Images and Text Genevieve Carbonatto

A 45 year old man presents with a 3 day history of diarrhea and increasing LIF pain. He is afebrile. His diarrhea has tapered off. On examination he is tender in his LIF. A point of care ultrasound is performed using a curvilinear probe. He is able to localise with precision his area of tenderness.

This is his scan

At his area of maximum tenderness there is a diverticulum which is clearly visible. The colon is thickened and stands out against the  surrounding hyperechoic inflamed mesentery. A CT confirms the diagnosis


Diverticulitis is a common presentation to the Emergency department. It is a herniation of the mucosa and submucosa, corresponding to a weak point where the vasa recti penetrate the tunica muscularis, so most colonic diverticula are “false diverticula” containing no muscularis propria.

Imaging technique

  • Transducer : Curvilinear transducer first to “scout the area”. May change to linear high frequency transducer if the patient is slim.
  • Sweep over the area of tenderness  and ask the patient to put the transducer over the maximal area of tenderness.
  • Identify the thickened loop of colon and assess in it’s long axis first then scan through the entire length in the short axis
  • Look for :
  1. At least one diverticulum.
  2. Local thickening of the bowel wall > 4 -5 mm.
  3. A faecolith or air which may be visible in the inflamed wall of the colon presenting  as an echogenic focus accompanied by an acoustic shadow.
  4. Echogenic non compressible fat surrounding one or more diverticula suggesting an acute inflammatory process.
  5. Identification of a “target sign” when the segment is examined in the transverse view.  This refers to a thickened  hyoechoic wall (the muscularis propria) of the bowel   surrounding an echogenic centre.
  6. In the longitudinal view, look for a  bowel segment  which will appear tubular with narrowing or complete obstruction of the lumen.

The following images are examples of diverticulitis.

Case 1

Transverse view of the inflamed area. The hypoechoic thickened wall of the colon is visible. A diverticulum is seen and a faecolith is identiied casting an acoustic shadow.

Longitudinal view of the inflamed area. The wall is thickened, a diverticulum and faecolith are visualised. The lumen of the bowel segment is not visible.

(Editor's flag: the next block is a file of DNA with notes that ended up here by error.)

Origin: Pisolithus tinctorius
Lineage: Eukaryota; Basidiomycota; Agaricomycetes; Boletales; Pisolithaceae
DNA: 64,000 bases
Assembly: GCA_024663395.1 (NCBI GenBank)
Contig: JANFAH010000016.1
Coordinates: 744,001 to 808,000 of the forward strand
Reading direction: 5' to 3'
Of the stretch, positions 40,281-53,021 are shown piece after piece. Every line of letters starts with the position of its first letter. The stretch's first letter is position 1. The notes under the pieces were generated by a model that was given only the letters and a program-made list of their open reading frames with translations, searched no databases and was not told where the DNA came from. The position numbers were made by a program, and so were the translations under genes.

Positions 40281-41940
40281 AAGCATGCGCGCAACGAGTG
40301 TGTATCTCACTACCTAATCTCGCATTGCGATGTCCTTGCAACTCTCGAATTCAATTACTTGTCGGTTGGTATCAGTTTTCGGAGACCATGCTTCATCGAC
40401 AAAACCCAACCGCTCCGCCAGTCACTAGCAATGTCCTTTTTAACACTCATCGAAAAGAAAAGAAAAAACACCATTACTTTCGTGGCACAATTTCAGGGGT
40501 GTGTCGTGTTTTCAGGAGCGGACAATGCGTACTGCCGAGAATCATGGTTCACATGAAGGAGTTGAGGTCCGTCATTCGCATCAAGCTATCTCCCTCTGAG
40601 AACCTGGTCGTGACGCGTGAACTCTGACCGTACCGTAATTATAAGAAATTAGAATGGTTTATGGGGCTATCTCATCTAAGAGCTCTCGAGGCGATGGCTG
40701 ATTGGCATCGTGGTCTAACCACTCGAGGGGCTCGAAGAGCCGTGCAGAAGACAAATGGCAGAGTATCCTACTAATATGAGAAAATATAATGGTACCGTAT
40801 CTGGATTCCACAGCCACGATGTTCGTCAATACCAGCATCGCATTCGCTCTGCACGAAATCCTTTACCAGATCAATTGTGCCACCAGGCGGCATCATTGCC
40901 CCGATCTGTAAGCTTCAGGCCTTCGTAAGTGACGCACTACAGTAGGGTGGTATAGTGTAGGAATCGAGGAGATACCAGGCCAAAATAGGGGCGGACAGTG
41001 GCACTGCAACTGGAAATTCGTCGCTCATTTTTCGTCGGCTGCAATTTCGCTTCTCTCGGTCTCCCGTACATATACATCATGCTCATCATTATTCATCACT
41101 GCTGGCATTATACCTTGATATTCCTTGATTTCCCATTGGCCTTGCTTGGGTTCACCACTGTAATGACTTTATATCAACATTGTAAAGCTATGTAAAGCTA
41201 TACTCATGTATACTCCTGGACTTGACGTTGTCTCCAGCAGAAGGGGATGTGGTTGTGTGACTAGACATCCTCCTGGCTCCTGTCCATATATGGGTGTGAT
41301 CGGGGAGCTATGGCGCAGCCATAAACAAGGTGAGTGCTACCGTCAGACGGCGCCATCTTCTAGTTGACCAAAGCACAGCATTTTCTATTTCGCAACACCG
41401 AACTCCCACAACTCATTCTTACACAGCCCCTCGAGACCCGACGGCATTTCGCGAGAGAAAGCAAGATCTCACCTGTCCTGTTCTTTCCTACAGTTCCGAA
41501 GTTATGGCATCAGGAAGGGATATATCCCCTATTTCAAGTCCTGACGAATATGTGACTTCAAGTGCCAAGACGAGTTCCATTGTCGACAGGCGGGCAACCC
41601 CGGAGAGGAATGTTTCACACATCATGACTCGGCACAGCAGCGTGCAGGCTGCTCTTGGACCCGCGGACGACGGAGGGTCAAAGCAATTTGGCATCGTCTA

Case 2

By scanning in the transverse axis distally along the colon, the relatively short length of colon inflammation and the  diverticulum are visible. The pathology lies precisely under the area of tenderness.

Ultrasound in Diverticulitis (1)

The overall accuracy of ultrasound  in prospective studies has been found to be  equivalent to CT with one study showing overall accuracy of  detection of diverticulitis using ultrasound of 98%.  CT may be  superior however in the following circumstances:

  • In obese patients
  • When the area of interest is obscured by gas
  • When the distal sigmoid colon is involved
  • In cases of complicated diverticulitis associated with free air, faecal peritonitis or deep abscesses
  • When the diagnosis is not diverticulitis and an alternative diagnoses to diverticulitis such as ureterolithiasis, pyelonephritis, perforated peptic ulcer, appendicitis, Crohn’s disease, gynecological conditions, colonic malignancy, pancreatitis is the cause of the patient’s symptoms

It is possible to repeat daily ultrasounds. It has been  shown  that diverticulitis runs a  predictable and benign course which can be followed using ultrasound.  At first there is local wall thickening of the colon with preservation of the ultrasound  layer structure. Within the inflamed diverticulum a fecolith is present. The diverticulum is surrounded by hypoechoic , non compressible tissue . This is followed by evacuation of the faecolith to the colonic lumen with or without the development of a small paracolic abscess, sometimes with the disintergration of the faecolith within 1 -2 days. The  remaining inflammatory changes remain present for several days after the evacuation of the faecolith

Diverticulitis may be right sided (left : right 15:1) Diverticula of the right colon are usually solitary, congenital, true diverticula containing all bowel layers. The faecoliths are larger and the diverticula neck wider. There is no hypertrophy of the muscularis of the right colonic wall.


  1. Dig Dis 2012;30:56–59 (DOI:10.1159/000336620)Ultrasound of Colon DiverticulitisPuylaert J.B.C.M
  2. World J Emerg Med. 2016; 7(1): 74–76. Ultrasound diagnosis of diverticulitis Michael E. Abboud, Sarah E. Frasure, and Michael B. Stone
  3. Clin Colon Rectal Surg. 2004 Aug; 17(3): 155–162.Diverticular DiseaseGuest Editor David E. Beck M.D. Richard E. Karulf M.D.Imaging of Colonic Diverticular Disease
    Michael Jesse Snyder, M.D.1,2

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